And the skies? Well, in this regard we have really accomplished something. The amount of carbon in the atmosphere recently surpassed 400 ppm, which models show was the limit that would sustain a relatively stable climate. Occurrences of extreme weather including storms, droughts and floods have been increasing across the globe; seasonal patterns are becoming unreliable; glaciers and the polar ice caps are melting at an accelerating rate; the sea level is rising and increasing amounts of land are becoming non-arable. But this is just the beginning. Conservative estimates put the degree increase by the end of this century at 4 degrees, which would render much of the planet uninhabitable. However, many dedicated scientists are putting that estimate much higher, and there are reports coming out that with feedbacks such as arctic methane release, a mass extinction event could occur before the end of century. This is scary stuff, and it’s for real: 97% of scientific research on the topic of climate change agrees that climate change is happening and that humans are the cause.

And the source of all this? I’m afraid that it comes back to that beautiful word: abundance. This destruction is occurring because we consume more energy, more resources and more materials than we need, and are taking it unsustainably from God’s creation. We are unaware, or choose not to think about, the origins of the materials and resources we constantly consume, as well as their destinations. We have lost the ability to see ourselves as a part of the interconnected, interdependent community of life that God created.  In order to feed our personal abundance, we have initiated a pattern of destruction that will continue until we learn to see our planet as God’s creation and respect it as such.

The funny thing is, we totally have the ability to provide for everyone in a way that nourishes and supports the health of the planet. Remember: we are made in God’s image. We have the ability – the intelligence, the compassion – to harvest the earth’s abundance in such a way that all of God’s creation will thrive: the waters, skies, green plants, animals and the people. We can work with the earth’s natural ecology to procure all the things we need. We have the ability to figure out how to work with the soil to grow enough healthy crops for everyone. We can figure out how to capture rainwater so that there is always enough to drink. We can figure out how to harness and store sun, wind, water and gravitational energy to meet our energy needs. We can do all this and more.

However, this will require that we heed Jesus’ words. We must put the well-being of creation as a whole before our personal selves. We must trade in our personal abundace for an abundace dedicated to God. We must all act, without wasting any more time. The is a wake up call, and we all have a part to play.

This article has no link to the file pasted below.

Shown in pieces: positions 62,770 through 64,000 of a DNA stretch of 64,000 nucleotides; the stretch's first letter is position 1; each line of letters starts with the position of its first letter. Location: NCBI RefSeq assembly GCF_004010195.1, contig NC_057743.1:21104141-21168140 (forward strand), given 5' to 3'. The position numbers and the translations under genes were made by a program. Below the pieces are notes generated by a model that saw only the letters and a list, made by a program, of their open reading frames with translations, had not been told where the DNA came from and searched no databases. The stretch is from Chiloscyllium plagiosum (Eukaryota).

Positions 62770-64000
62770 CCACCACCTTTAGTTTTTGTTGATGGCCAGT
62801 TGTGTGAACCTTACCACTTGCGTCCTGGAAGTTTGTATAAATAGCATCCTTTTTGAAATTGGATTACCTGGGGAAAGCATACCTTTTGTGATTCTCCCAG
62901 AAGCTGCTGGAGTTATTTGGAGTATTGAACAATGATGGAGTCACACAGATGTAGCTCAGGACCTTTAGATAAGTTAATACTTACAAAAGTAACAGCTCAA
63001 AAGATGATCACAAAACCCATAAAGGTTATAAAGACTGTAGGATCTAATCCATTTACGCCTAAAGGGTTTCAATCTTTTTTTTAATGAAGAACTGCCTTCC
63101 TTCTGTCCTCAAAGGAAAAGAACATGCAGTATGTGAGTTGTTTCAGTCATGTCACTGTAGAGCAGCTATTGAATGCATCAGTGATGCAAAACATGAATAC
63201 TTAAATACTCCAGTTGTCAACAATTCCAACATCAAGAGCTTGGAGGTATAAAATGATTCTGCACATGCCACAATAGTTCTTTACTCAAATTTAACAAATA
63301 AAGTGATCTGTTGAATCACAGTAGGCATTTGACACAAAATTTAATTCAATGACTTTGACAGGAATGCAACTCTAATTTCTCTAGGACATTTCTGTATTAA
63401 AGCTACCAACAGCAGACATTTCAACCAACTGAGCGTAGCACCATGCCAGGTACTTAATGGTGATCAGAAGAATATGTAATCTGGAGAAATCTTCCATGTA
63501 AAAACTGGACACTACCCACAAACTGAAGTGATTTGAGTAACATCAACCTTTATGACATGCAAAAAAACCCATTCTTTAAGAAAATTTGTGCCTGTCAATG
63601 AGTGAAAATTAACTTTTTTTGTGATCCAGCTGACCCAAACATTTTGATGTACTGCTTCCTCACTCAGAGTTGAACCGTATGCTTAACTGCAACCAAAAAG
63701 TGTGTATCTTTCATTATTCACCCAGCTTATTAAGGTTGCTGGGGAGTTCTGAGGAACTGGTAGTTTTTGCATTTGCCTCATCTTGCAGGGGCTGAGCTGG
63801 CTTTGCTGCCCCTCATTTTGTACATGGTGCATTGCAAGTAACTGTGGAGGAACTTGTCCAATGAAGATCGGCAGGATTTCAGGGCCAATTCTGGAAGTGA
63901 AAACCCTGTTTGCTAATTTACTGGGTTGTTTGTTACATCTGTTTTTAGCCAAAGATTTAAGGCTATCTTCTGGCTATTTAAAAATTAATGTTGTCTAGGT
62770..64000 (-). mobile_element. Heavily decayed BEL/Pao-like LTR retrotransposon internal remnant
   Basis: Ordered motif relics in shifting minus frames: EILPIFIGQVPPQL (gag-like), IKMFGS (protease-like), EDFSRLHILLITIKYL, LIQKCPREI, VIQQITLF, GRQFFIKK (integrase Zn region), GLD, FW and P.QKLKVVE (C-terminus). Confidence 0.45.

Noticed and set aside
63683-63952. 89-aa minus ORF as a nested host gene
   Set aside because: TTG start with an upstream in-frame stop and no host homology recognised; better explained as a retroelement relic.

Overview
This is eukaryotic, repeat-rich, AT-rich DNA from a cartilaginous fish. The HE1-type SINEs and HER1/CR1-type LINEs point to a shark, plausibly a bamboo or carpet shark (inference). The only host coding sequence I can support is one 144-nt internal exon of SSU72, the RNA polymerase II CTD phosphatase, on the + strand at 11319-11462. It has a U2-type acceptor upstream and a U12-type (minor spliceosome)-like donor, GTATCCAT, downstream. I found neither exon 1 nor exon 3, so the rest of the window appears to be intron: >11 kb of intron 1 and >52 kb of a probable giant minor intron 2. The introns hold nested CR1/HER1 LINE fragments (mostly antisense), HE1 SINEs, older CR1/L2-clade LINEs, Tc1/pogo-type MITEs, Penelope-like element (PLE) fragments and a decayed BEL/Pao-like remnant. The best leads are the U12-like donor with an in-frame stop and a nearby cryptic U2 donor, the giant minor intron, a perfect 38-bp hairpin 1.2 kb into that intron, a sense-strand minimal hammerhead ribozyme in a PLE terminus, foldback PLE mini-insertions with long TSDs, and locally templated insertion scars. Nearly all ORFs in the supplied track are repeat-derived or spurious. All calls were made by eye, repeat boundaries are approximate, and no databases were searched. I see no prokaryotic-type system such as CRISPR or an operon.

In her essay “Body of God,” theologian Sallie McFague writes: “One of the ways to deal with with ecological despair, the despair we feel when we think about the future we are willing to the next generation, is to refuse the role of victim, to become active, to participate in the vocation of the planetary agenda. In different ways each of us has a calling, is being summoned, to put our talents, passion, and insights into planetary well-being. Ecology is not an extracurricular activity; rather, it must be the focus of one’s work, the central hours of one’s day, however that is spent.”

There is already a movement swelling. All over the world, people are raising the cry to end this phase of destruction. Last month, the Unitarian Universalist Association and the United Church of Christ became the first Christian denominations to divest from oil, and students at hundreds of universities are pressuring their schools to do the same. Environmental groups are doubling and tripling their efforts to protect land and end destructive practices. Protests are happening every day, and unlikely alliances are being formed: this past June, environmentalists and Tea Partyers joined together to protest against Georgia Power for the right to choose renewable energy. Economists are building support for a climate tax and rebate that they believe can efficiently and painlessly wean the world off of carbon emissions. Every day innovators are coming up with efficient, sustainable ways to meet human needs. Even political leaders are starting to take a stance as they hear the public cry for stronger climate leadership. Christians, non-Christians, students, children, the elderly, the fully employed, the unemployed: people from all walks of life are returning to role of stewardship that God intended for us. As Christians, we must add our voices and gifts to this cry, this cry that we will not store up abundance for ourselves but instead be rich toward God.


The abundance that I dream of is an abundance that is shared, involving shared hard work and shared good will. It is an abundance much in the same spirit of Thanksgiving, in which our gratitude for creation becomes a celebration of our love for each other. It is an abundance that will nourish the planet but which will also nourish the people. It will nourish us physically as we return to the fresh food, water, air and earth that God provided for us in the very beginning. And it will nourish us spiritually as we return to the role that God imagined for us in the very beginning.


Which brings me to what I think is the most beautiful part of the passage quoted at the beginning of this sermon. Jesus contends that he has no interest in arbitrating the man’s inheritance because life does not “consist” of the abundance of possessions. Life does not “consist” of that because there is another, truer sort of life, one that survives death, and which consists of God himself. It is a life that consists of love. This is the life that, in the face of our planet’s woes, we are now being invited to join. Not tomorrow, not another oil spill from now, not another 10,000 species from now, not another 100 ppm of carbon from now, but now. Let us begin our campaign for green abundance today.